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In the first issue of Internationale situationniste, published in 1958, situationism was defined as "a meaningless term derived from situationist. There is no such thing as situationism, which would mean a doctrine of interpretation of existing facts. The notion of situationism is obviously devised by anti-situationists" (Internationale situationniste, p. 13). This statement shows the uncompromising, oppositional quest for avant-garde purity that characterized this movement, founded in 1957 by seven intellectuals of various Western nationalities. The Situationist International placed itself within a subversive lineage that included surrealism and the lettrist movement of the Romanian poet and megalomaniac Isidore Isou, but its assault on culture, inextricably linked to political revolution, sought to overcome past "betrayals": the integration of surrealism into the art establishment and Isou's eschewal of communism.

The situationists waged war on what their dominant figure, Guy Debord (1931–1994), termed the "society of the spectacle," a society where individuals were passive consumers of art, leisure, education, and politics and were separated from the product of their labor. The spectacle was "diffuse" in the case of Western liberal democracy and "concentrated" in the authoritarian communism of the East. Debord and his comrades aimed to construct a "situation," defined as "a moment of life concretely and deliberately constructed by the collective organization of a unitary ambience and a game of events" (p. 13). The "situation" was a moment of intensity that broke with the drudgery and illusory pleasure of everyday life, a moment when the spectator became a subject of history and created what another situationist theorist, Raoul Vaneigem (b. 1934), called the "poetry of acts" rather than the "poetry of words."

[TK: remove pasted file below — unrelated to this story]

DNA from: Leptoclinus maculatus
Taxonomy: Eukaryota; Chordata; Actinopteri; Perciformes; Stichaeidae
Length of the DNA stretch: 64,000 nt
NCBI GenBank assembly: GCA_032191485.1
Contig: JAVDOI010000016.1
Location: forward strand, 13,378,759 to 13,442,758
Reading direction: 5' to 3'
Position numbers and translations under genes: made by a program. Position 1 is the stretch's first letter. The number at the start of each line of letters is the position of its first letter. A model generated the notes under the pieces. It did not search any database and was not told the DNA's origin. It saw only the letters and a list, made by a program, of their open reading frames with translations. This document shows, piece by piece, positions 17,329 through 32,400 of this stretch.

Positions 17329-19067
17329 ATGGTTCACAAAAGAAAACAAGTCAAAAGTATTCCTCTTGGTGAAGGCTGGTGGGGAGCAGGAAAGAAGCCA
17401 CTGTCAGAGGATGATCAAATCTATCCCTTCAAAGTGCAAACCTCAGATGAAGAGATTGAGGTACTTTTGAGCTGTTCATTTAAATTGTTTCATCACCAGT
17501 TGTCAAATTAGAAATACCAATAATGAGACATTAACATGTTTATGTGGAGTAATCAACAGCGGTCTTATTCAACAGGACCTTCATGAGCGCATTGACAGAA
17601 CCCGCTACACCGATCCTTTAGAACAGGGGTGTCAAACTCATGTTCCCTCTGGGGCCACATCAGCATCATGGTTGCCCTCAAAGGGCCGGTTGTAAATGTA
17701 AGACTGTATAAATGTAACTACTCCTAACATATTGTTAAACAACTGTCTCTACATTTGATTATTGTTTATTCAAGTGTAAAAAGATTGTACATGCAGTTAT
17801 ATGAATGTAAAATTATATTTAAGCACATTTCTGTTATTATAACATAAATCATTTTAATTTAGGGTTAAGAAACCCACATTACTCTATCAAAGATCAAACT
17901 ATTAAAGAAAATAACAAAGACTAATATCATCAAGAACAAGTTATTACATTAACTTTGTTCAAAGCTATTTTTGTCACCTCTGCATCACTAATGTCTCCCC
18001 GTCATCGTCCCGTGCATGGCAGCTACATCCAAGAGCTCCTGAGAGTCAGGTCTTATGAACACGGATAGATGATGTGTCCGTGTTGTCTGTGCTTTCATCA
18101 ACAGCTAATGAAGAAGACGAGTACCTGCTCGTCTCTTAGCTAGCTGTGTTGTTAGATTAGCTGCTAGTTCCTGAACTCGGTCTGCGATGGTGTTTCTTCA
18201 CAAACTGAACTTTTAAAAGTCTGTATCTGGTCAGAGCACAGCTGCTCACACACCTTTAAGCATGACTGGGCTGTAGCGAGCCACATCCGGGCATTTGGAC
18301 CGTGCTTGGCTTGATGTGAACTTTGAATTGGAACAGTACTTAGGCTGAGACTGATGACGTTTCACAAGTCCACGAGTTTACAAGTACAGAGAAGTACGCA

Various techniques were used by the situationists: psychogeography, "the study of the specific effects of the geographical environment, consciously organized or not, on the emotions and behaviour of individuals," and, linked to this, the dérive (drift) or "technique of transient passage through varied ambiances" (p. 13). The aim was to redraw the map of an urban environment in the grip of the spectacle, to imagine utopia and make it come into being. The situationists' attitude toward art was also aggressive, entailing the détournement (hijacking) of existing aesthetic elements: Asger Jorn (1914–1973) painted over kitsch pictures found in flea markets; Debord made films that provoked the viewer out of passivity, and, most important, situationists created iconoclastic cartoon strips and graffiti.